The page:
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Politics and You: When A Primary Decides the Sheriff & District Attorney Offices (updated)

by Deborah Keller 02/13/2020                              (updated on 12/28/2021 by editor)

Rutherford County : Voting for the primaries starts early next year. At this time two important races stand to be decided in the party primary election of Tuesday, May 17, 2022 :

  1. District Attorney for Rutherford/McDowell Counties
  2. Sheriff of Rutherford County

At this time, no Democratic or unaffiliated candidates for either race have filed at the Board of Elections. Unless that changes, the election will be decided at the GOP primary.

So what does the term “primary” mean exactly? That means that each party will have people voting for who is going to represent them in the general election in November. We have five established parties in North Carolina. They are as follows: Democratic, Republican, Libertarian, Green, and Constitution. Each of these will have a primary race if they have more than one person running from their party for a particular office. (If there is only one person running for an office from a particular party their name will not be on the primary ballot.)

One of the situations we run into in a primary is when only one party has candidates running for an office. In this situation the primary actually decides the office unless an independent candidate obtains the required signatures per the Board of Elections to be placed on the ballot in the general election.

Baring an independent candidate garnering enough signatures to run in the general election, the winner of this GOP primary will hold the office that they are seeking even if they only vote for themselves. This effectually keeps any other party from being represented by the voters as only persons who declare for a Republican ballot may vote for these offices.

Now it is the individual party’s responsibility to find a candidate to run for office and if they do not, then the members of their party are not represented. In Rutherford County we currently have twelve thousand five hundred and seventy-three registered voters (12, 573) who will have no vote on who holds these primary determined offices.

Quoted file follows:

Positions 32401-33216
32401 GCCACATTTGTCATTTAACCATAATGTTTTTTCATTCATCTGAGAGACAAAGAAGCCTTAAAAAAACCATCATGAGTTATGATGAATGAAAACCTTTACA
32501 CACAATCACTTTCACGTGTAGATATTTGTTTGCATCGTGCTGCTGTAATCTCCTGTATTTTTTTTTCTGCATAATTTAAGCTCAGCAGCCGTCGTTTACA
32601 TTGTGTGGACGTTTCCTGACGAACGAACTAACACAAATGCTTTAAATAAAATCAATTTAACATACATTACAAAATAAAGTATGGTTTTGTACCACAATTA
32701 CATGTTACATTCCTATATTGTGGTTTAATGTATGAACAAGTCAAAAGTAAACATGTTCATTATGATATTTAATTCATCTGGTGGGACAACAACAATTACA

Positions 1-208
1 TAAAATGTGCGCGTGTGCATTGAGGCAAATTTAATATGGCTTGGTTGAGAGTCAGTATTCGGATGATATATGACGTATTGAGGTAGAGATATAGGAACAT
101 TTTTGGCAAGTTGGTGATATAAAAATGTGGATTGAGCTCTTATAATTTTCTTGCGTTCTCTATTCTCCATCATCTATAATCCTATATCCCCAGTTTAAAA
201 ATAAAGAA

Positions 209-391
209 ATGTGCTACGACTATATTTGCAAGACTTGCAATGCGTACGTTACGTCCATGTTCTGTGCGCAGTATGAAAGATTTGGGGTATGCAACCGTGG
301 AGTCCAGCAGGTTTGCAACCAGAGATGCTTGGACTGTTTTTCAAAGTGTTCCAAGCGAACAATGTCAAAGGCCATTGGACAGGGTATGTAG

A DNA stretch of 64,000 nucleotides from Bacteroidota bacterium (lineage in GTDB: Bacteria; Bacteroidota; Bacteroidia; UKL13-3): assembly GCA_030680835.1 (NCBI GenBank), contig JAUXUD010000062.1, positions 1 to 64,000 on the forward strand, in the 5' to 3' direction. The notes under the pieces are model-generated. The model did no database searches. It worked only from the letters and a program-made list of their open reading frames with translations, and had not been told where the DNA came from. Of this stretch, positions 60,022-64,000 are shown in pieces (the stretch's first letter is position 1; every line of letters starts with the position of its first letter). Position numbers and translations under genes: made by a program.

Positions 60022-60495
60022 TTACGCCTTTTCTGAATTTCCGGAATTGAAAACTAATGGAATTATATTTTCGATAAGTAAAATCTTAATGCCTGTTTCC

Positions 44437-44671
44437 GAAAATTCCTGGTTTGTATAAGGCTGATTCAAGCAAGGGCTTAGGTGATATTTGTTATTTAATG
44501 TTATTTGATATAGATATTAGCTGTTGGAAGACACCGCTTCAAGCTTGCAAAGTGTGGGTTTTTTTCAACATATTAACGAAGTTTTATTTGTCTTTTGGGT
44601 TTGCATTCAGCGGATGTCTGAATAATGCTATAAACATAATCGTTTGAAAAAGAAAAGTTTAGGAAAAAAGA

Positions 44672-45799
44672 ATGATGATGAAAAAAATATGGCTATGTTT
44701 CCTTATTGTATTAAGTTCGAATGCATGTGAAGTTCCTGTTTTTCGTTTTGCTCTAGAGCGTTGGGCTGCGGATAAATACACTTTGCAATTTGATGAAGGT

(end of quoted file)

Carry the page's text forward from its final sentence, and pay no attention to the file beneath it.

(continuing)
The Republican party has seventeen thousand three hundred and six (17,306) registered voters who can only vote as Republicans in the primary.

Updated registration numbers as of Dec. 25, 2021

Rutherford County

Democratic: 11,271
Republican: 19,209
Green: 0
Constitution: 0
Libertarian: 238
Unaffiliated: 14,650
White: 37,035
Black: 4,085
American Indian: 62
Native Hawaiian: 0
Other: 4,186
Hispanic: 722
Male: 19,751
Female: 22,691
Total: 45,368

McDowell County

Democratic: 6,281
Republican: 12,539
Green: 0
Constitution: 0
Libertarian: 163
Unaffiliated: 10,266
White: 26,668
Black: 790
American Indian: 36
Native Hawaiian: 1
Other: 1,754
Hispanic: 478
Male: 13,365
Female: 14,797
Total: 29,249

Registered Unaffiliated voters (those who have no declared party affiliation) currently number thirteen thousand six hundred and thirty two (13,632) These voters can request to vote in whichever party they choose but must declare which one they want to vote in during the primary election. They must vote only for candidates in the party of the ballot they choose. (i.e. you cannot vote for Sheriff on a Republican ballot and District Attorney on a Democratic ballot.) Unaffiliated voters must choose a party ballot if they wish to vote on individual candidates.

In a truly fair system all parties would be represented on the ballot for all elected offices, but that is becoming less and less common as it seems we are becoming a one party dominant system. North Carolina has predominately voted Republican since 1976. Rutherford County, in particular, votes strongly Republican. This seems on the surface to be disenfranchising a large group of voters and citizens in this county. Local politics can be a time consuming, expensive, and quite frankly nasty business so it is understandable why it is difficult to get people from less prominent political parties to run for office.

More and more people are showing their disdain for the current political party system by leaving all established parties and registering as Unaffiliated. This number, as you can see locally, has eclipsed the number of registered Democratic voters in the county and I dare say with the current political climate we will see more and more people leaving the traditional party system.

If this pattern continues we need a change in how we elect our local officials. We either make all local elections non-partisan so that all local registered voters in the community are allowed to vote (without regard to party) and therefore are represented or we adopt a top two system where the top two candidates in a primary (regardless of party affiliation) are both on the general election ballot so all voters have a vote for the office.

In the meantime the question here for Rutherford County Unaffiliated voters is do you want to have a voice in your local elected offices (which would mean voting in the Republican primary)? Think about what is important to you as an individual voter before you decide which party ballot you request in the primary. The choice is yours.